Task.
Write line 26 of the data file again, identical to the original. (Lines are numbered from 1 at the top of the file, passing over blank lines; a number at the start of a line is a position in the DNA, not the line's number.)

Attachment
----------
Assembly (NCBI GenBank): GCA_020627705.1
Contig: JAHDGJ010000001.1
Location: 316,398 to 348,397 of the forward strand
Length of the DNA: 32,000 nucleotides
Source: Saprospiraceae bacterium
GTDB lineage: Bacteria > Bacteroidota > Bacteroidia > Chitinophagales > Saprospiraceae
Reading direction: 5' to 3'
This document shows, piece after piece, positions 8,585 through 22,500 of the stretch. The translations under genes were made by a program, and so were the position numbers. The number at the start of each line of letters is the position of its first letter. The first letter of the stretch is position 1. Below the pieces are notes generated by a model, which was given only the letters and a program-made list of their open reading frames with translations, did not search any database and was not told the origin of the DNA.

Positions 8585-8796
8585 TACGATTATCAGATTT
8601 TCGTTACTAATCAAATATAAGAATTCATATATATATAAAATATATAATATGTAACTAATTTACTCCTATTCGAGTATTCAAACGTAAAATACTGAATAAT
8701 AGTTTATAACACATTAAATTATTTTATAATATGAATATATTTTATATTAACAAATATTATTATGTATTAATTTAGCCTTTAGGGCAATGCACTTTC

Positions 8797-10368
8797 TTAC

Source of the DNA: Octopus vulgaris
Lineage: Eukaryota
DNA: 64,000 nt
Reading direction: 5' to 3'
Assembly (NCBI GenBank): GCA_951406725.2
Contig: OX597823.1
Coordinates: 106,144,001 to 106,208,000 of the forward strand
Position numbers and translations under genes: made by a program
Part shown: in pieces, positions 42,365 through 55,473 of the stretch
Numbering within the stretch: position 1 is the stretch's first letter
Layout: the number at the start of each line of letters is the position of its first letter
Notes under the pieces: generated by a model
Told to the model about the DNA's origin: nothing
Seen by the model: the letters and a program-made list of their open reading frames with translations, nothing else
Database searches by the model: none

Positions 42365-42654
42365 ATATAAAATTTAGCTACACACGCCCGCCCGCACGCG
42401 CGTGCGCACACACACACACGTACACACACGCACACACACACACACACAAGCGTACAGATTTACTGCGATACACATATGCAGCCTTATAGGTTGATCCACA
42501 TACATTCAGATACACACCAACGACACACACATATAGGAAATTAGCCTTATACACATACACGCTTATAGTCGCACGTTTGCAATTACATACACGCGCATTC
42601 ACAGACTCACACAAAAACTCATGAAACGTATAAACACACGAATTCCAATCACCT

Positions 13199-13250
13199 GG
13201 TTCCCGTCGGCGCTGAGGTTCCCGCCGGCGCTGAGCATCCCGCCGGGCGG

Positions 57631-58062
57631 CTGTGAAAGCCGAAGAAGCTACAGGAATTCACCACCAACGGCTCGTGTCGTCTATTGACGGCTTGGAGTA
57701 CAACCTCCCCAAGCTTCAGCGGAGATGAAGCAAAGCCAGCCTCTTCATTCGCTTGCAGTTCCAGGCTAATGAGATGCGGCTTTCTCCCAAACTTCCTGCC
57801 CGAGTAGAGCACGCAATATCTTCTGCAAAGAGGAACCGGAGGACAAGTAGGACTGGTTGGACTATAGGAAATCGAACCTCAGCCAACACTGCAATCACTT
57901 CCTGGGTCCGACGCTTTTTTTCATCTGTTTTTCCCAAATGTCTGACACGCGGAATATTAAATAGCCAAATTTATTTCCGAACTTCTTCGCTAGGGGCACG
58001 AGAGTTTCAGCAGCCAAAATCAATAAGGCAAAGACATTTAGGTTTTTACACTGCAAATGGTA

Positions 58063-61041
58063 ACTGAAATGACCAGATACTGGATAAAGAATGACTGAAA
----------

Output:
Notes under the pieces: generated by a model